by Courtney Baxter, Program and Communications Specialist
“Why is stormwater runoff a problem?”
That is the first line from “Solving Stormwater”, a film produced by The Nature Conservancy, and a question asked by Mark Grey, a local business and property owner in the Fremont neighborhood of Seattle and founder of the non-profit Clean Lake Union.
As a developer of property under the Aurora Bridge, Grey was very aware of the massive amounts of polluted water coming off the bridge when it rained. He could see it pouring down the sides and coming out of the downspouts and going directly into the Ship Canal below. He knew raingardens could clean and filter that water and wondered if he could incorporate rain gardens into his new building’s landscaping design to help? He and his development company, Stephen Grey and Associates, decided to construct a rain garden to catch and clean this water before it headed out to the canal, but it turned out to be a bigger lift than they thought. He needed help.
He connected with Ellen Southard, with Salmon Safe, who then connected him to The Nature Conservancy. Together, these three organizations plus a multitude of partners were able to leverage their own individual skills to put a plan in place. Salmon Safe managed the project on the ground while TNC lobbied for public funding to complement the private contributions from Grey’s company and Clean Lake Union, and navigated relationships with various governmental agencies.
The contractor for the Aurora Bridge Bioswale was Turner Construction, which provided a substantial amount of pro-bono services to bring the project to fruition. They had a long history working with Southard and Salmon-Safe since 2008 as the first contractor to pilot the Salmon-Safe Contractor Standards. This meant a commitment to zero sediment runoff during the construction. Despite its proximity to the ship canal, a project of this scale does not trigger a construction stormwater permit, but Turner committed to the beyond code Salmon-Safe guidelines to ensure the site development was safe for water quality and salmon habitat. (To learn more about these standards visit Salmon-Safe’s website)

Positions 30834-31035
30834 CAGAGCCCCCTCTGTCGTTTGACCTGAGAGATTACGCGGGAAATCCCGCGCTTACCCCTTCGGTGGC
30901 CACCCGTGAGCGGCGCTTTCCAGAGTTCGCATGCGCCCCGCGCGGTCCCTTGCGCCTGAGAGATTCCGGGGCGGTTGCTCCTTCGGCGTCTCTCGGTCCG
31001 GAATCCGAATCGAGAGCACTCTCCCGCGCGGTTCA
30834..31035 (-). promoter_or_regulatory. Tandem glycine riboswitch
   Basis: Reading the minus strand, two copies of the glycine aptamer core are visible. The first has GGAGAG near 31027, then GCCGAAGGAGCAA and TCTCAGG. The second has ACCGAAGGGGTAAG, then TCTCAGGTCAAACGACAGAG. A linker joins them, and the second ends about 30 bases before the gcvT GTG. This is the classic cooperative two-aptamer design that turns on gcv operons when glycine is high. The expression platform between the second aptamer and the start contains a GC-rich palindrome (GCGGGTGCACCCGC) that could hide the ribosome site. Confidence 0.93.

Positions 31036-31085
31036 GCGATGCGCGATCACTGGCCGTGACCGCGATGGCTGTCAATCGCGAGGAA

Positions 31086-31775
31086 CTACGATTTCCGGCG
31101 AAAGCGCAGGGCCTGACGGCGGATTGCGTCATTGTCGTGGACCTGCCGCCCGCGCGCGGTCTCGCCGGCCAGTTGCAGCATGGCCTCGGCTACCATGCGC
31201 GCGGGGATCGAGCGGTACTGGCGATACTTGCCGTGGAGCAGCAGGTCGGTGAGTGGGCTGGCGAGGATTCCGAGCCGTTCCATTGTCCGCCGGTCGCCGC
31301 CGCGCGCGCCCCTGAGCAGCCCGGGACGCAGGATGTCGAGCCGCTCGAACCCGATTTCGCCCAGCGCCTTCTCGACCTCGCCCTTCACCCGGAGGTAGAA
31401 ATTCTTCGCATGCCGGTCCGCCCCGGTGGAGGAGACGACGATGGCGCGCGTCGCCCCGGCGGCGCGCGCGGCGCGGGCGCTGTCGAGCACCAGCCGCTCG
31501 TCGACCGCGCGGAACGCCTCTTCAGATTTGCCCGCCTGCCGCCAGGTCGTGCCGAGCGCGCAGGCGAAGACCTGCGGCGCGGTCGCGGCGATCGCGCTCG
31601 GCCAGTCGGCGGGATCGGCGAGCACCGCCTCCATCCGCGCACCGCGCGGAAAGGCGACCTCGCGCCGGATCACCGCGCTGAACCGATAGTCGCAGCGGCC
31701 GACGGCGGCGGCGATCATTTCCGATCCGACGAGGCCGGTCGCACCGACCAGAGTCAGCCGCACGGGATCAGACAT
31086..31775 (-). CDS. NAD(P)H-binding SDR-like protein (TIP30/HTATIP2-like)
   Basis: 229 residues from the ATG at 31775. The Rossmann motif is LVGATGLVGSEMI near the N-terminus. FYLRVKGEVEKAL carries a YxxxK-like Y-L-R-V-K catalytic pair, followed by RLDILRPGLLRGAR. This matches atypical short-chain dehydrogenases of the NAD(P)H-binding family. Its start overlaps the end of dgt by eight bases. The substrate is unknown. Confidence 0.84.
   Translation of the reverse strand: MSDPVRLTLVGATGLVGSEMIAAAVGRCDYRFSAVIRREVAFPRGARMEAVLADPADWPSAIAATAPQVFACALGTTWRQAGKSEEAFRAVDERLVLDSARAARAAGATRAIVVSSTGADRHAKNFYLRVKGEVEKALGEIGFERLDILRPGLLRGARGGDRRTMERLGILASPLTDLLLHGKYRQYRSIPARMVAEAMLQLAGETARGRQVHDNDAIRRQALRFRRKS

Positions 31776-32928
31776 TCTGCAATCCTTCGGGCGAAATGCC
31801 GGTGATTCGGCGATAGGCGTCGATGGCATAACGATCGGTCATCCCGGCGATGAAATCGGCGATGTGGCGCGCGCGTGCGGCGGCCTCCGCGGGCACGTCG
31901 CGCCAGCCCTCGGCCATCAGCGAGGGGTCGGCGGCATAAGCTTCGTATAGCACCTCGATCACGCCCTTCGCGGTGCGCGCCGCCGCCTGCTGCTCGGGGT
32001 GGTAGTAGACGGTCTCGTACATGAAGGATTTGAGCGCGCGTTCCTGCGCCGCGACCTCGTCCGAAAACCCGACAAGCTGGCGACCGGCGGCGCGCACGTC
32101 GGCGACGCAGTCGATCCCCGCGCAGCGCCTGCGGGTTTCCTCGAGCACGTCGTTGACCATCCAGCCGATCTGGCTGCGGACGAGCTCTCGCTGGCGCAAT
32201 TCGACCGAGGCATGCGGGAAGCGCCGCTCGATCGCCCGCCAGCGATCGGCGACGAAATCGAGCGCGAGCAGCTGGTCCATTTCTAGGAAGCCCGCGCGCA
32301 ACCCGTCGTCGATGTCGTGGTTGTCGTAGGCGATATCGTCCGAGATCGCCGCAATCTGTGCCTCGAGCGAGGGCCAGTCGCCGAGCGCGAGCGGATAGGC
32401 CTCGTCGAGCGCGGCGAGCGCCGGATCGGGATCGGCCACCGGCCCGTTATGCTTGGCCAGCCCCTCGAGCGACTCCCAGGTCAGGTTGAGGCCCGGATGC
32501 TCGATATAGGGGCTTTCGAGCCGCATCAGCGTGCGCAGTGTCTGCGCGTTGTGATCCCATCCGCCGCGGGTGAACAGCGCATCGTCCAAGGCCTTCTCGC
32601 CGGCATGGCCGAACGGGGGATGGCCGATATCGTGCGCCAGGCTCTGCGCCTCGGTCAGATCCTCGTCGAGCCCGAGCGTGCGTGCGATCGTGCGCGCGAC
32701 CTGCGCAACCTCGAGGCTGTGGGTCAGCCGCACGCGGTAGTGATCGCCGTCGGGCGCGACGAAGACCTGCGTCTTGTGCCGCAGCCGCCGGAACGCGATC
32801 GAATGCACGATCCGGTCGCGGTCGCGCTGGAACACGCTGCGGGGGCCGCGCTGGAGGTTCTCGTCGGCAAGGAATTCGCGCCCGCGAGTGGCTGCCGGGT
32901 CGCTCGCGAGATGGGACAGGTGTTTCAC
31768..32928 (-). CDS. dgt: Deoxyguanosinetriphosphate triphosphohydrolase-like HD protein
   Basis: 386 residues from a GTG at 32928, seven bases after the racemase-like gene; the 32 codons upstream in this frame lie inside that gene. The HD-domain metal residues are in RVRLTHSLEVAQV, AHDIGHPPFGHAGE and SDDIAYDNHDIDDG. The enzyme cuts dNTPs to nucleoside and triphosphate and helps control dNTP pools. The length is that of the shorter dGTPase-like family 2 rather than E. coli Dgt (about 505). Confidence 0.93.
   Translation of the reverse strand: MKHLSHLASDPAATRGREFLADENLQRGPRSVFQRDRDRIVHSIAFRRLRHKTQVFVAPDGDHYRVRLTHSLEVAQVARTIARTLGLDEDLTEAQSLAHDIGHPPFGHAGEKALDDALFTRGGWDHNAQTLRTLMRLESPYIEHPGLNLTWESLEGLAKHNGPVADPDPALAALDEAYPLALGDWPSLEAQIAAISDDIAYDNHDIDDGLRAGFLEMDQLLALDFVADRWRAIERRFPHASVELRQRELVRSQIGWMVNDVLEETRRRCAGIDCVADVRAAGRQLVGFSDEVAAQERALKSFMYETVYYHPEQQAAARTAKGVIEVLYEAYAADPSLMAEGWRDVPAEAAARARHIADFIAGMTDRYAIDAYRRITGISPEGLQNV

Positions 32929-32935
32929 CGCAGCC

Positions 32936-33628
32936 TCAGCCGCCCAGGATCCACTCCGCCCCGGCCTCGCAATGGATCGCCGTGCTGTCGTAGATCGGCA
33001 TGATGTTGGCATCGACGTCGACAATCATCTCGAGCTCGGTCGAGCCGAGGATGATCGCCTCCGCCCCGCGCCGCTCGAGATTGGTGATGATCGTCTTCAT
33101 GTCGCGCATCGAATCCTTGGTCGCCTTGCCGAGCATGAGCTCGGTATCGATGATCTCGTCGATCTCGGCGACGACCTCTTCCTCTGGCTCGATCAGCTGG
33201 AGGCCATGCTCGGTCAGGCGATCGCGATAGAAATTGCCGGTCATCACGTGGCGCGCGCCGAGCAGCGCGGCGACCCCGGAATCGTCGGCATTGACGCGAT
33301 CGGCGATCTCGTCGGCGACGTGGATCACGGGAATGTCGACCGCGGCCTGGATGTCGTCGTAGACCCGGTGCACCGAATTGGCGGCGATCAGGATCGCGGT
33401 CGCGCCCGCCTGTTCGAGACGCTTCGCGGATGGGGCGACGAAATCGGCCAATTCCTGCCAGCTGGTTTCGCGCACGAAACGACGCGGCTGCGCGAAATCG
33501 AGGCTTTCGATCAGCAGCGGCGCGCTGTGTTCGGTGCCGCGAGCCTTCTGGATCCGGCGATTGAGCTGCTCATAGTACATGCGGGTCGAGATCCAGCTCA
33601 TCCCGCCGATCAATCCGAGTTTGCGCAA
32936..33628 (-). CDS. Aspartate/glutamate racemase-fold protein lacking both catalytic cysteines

For such a straightforward project, there were a lot of agencies to work with: the State owns the bridge, the City owns the downspouts, but the State owns the water in the downspouts, until it’s a foot off the ground, then it’s in the City’s regulatory authority. This project was a complex puzzle from the start, and no one knew it. Why did no one know this? Because it was the first of its kind – this was completely new territory.
How do you take public stormwater and treat it on mostly private land, with private dollars, with a private company? That became the new question for this now herculean effort. Hundreds of what-if scenarios could have stopped the team’s forward momentum, but ultimately the status quo of untreated water going into the canal and killing salmon was deemed worse. And thus, an unprecedented private-public partnership was born. The three planned phases of the Aurora Bridge Bioswale Project were completed and a pathway was laid for future projects.
A typical roadside rain garden may treat a few thousand gallons of toxic stormwater a year. With all 3 phases of the Aurora Bridge Bioswale Project complete, the project is treating almost 2 million gallons of stormwater a year. The next project? With the help of Washington State Department of Commerce and legislative champions like Senator Reuven Carlyle, a feasibility study has kicked off for the Interstate 5 Ship Canal Bridge — potentially a 98-million-gallon opportunity.
The prospect of scaling and replicating projects like these is not only feasible, it’s necessary. As our population grows throughout the Puget Sound region, we have the opportunity and the responsibility to tackle stormwater issues that threaten our salmon and orca.
“We can’t go back. But we can do what must be done now to go forward.”
Banner photo © TNC/Courtney Baxter